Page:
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Jul. 21 2009 - 1:22 pm | 15 views | 0 recommendations | 2 comments

Seriously, why bother?

WH Garden

Image by UrbanReviewSTL via Flickr

So over the weekend, the Secretary of State gets an ear-full from India’s environmental and forests minister, Jairam Ramesh, that goes something like this: one American consumes as much as twenty-five people living in India, and you are going to lecture me on carbon dioxide? Please.

Then today the Times reports that India has agreed to let U.S. companies build and profit from two nuclear power plants in Gujarat and Andhra Pradesh, but the U.S. companies won’t get started until India agrees to shield them from $450 million of liability in the event of nuclear meltdown.

Such hypocricies remind one how hard it is, as Americans, to talk about the climate crisis,when we are largely responsible for it. It can drive you to ask the question Michael Pollan posed in The New York Times Magazine, “Why bother?” Pollan asked it in terms of China’s population, not India’s, but it is the same question: Why grow a garden, and buy local, and stop eating beef when

I know full well that halfway around the world there lives my evil twin, some carbon-footprint doppelganger in Shanghai or Chongping who has just bought his first care (Chinese car ownership is where ours was back in 1918), is eager to swallow every bite of meat I forswear and who’s positively itching to replace every last pound of CO2 I’m struggling no longer to emit. So what exactly would I have to show for my troubles.

Derrick Jensen, in his column in the current issue of Orion magazine, offers this answer: nothing. Or next to nothing. Both Pollan and Jensen have problems with the consumer-oriented “solutions” offered at the end of Al Gore’s film, An Inconvenient Truth.Even if we did all that Gore asks, U.S. carbon emissions would only drop 22 percent, not the 80 percent that is needed to stave off real global problems. Jensen, who makes a kind of art out of the inflammatory, puts it this way:

Would any sane person think dumpster diving would have stopped Hitler, or that composting would have ended slavery…. Then why now, with all the world at stake, do so many people retreat into these entirely personal “solutions?”

The point is well-taken. If individual consumption accounts for only 25 percent of all U.S. energy consumption, then something else has to give. Namely, industry, commerce, agribusiness and the military. Personal changes, however virtuous, are not enough: we have to change the system.

I like Derrick Jensen. I like that the way he tells the choir, within the context of an environmental magazine, that they suck. Or that they need to change their tune, or at least sing with a little more passion.

 And he’s right that we need to think of citizenship as a much more active duty, a way of redefining democracy against the forces of industrial-capitalism. But personal change has to be a part of that. For one, if you buy less, and buy local, you are changing the market culture–shifting it away from petroleum-based fertilizers and transportation. You are also changing yourself at the most fundamental level–the level of conscience and character. No real environmental movement can sustain itself without that kind of change on the part of the individual.

What’s more, changes on the individual level are acts, however small, of self-reliance, of taking control of one’s life back from Big Coal, Big Oil and Big Agra.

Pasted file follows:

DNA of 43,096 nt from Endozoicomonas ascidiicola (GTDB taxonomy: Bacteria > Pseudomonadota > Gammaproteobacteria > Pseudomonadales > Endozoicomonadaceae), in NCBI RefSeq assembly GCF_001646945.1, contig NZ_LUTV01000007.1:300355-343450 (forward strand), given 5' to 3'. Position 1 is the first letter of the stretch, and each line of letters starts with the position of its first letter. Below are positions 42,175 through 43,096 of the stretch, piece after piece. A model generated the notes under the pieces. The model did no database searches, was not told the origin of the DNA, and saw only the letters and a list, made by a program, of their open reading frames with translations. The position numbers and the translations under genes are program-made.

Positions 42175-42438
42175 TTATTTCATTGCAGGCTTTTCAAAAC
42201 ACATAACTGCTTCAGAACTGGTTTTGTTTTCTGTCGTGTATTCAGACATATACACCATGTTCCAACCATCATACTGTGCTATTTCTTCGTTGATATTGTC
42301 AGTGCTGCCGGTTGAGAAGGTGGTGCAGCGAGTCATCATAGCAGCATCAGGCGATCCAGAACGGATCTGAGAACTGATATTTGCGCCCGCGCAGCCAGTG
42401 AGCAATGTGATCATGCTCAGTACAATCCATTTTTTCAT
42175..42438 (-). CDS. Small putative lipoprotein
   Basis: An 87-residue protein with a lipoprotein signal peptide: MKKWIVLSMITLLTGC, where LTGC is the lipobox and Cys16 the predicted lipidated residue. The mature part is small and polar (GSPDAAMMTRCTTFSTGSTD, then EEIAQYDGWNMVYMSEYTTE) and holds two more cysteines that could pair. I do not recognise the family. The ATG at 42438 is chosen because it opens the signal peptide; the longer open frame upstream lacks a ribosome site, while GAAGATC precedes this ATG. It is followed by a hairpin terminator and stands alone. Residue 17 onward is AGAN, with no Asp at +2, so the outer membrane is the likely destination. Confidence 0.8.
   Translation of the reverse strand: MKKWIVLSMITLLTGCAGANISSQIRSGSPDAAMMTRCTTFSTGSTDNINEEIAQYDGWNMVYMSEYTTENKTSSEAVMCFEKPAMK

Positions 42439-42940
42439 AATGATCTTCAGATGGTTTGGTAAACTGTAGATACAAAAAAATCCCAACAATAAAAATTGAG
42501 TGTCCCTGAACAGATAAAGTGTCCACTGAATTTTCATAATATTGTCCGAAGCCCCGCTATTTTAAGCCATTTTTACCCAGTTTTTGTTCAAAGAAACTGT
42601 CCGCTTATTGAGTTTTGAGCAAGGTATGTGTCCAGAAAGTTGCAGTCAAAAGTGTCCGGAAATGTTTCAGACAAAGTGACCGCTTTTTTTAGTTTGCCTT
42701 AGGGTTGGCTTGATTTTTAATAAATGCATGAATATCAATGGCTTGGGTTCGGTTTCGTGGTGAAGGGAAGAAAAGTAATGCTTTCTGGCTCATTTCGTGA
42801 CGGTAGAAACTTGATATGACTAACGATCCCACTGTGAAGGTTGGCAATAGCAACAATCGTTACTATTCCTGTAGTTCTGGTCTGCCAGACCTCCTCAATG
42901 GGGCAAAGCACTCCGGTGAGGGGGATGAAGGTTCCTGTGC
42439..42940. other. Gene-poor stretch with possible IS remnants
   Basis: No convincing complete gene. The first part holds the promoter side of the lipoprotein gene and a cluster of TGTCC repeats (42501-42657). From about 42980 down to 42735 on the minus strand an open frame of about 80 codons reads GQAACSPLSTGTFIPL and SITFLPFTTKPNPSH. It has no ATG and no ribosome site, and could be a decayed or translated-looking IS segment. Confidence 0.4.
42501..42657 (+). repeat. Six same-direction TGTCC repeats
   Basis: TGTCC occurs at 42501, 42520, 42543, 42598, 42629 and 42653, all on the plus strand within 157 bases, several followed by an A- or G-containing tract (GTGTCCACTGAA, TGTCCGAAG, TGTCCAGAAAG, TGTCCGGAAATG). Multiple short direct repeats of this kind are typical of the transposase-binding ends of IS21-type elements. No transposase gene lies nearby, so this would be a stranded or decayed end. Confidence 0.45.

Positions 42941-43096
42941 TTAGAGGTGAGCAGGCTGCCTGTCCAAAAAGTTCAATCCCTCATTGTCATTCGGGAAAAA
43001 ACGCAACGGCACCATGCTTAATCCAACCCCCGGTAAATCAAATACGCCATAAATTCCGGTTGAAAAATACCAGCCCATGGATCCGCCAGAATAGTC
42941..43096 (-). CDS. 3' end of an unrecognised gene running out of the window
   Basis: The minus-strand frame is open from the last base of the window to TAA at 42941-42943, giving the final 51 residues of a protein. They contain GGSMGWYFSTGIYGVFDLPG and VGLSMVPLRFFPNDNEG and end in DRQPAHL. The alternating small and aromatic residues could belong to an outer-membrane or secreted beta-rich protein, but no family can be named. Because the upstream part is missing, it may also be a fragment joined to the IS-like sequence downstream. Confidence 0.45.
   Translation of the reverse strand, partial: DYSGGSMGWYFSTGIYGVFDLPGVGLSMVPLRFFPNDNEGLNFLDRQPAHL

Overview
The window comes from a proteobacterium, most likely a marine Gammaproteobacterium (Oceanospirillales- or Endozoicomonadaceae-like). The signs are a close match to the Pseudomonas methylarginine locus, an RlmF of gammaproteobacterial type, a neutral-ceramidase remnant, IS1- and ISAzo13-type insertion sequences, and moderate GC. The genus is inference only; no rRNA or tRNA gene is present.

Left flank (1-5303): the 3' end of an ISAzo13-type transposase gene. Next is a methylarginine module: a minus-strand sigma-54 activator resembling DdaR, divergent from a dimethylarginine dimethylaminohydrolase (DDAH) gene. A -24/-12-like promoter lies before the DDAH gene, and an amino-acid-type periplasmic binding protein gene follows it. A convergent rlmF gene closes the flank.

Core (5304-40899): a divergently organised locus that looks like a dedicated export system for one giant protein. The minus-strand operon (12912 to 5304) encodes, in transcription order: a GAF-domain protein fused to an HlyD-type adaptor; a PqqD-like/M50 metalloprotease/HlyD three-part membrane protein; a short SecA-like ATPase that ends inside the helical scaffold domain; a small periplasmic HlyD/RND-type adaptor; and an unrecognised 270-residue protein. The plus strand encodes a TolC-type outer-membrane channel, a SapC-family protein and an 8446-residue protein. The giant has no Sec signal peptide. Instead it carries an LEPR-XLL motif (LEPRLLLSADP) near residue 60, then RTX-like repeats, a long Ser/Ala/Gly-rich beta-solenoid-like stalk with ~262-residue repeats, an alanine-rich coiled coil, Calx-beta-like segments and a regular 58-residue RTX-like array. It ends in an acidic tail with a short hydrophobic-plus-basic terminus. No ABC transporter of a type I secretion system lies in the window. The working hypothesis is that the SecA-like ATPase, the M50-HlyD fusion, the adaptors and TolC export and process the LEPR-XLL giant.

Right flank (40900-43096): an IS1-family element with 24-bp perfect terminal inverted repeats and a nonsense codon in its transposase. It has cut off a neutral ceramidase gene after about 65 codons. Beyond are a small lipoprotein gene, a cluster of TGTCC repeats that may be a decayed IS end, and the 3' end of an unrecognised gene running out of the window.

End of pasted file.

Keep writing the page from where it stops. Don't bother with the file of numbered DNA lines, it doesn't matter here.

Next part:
Not only that, as Pollan writes in “Why Bother?”

If you do bother, you will set an example for other people. If enough other people bother, each one influencing yet another in a chain reaction of behavioral change, markets for all manner of green products and alternative technologies will prosper and expand.

But beyond all that, if you are someone who is calling for the end of, say, mountaintop removal strip mining, and you are doing nothing to reduce your own consumption of coal, why should anyone listen to you? You’re a goddamn hypocrite.  You have no moral high ground.

China and India have to see that not only the Obama family, with its White House vegetable garden, are advocating personal change, but that many, many more Americans are ready and willing to make fundamental changes to reduce the size of this country’s carbon footprint.

 

 


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  1. collapse expand

    How’s giving up any form of summer-time air conditioning, as one step? Seriously — is that a valid, measurable individual step? I’ve never used AC in my home, going back to the mid-1990s, because I think it’s a waste. But I’ve never seen actual numbers, per individual, on how much carbon emission this might reduce.

  2. collapse expand

    If every single act — turning off a light bulb, using an efficient bulb, re-using shopping bags when we shop — gave us a specific and clear idea what the actual effect was, would that make it more compelling? We are so disconnected, ironically, from truly understanding how every small daily action we do (like using this computer’s electricity to write to you) carries a material and environmental cost that we might be able to mitigate or prevent.

    I agree we all have to act. But when you feel your one or two or even 23 actions make little to no difference, it’s tough(er) to do the right thing.

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    About Me

    Erik Reece is the author of LOST MOUNTAIN: A YEAR IN THE VANISHING WILDERNESS and AN AMERICAN GOSPEL: ON FAMILY, HISTORY AND THE KINGDOM OF GOD. He won Columbia University's John B. Oakes Award for distinguished environmental journalism, along with the Sierra Club's David R. Brower Award. He is a writer in residence at the University of Kentucky in Lexington.

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    Contributor Since: April 2009
    Location:Lexington, KY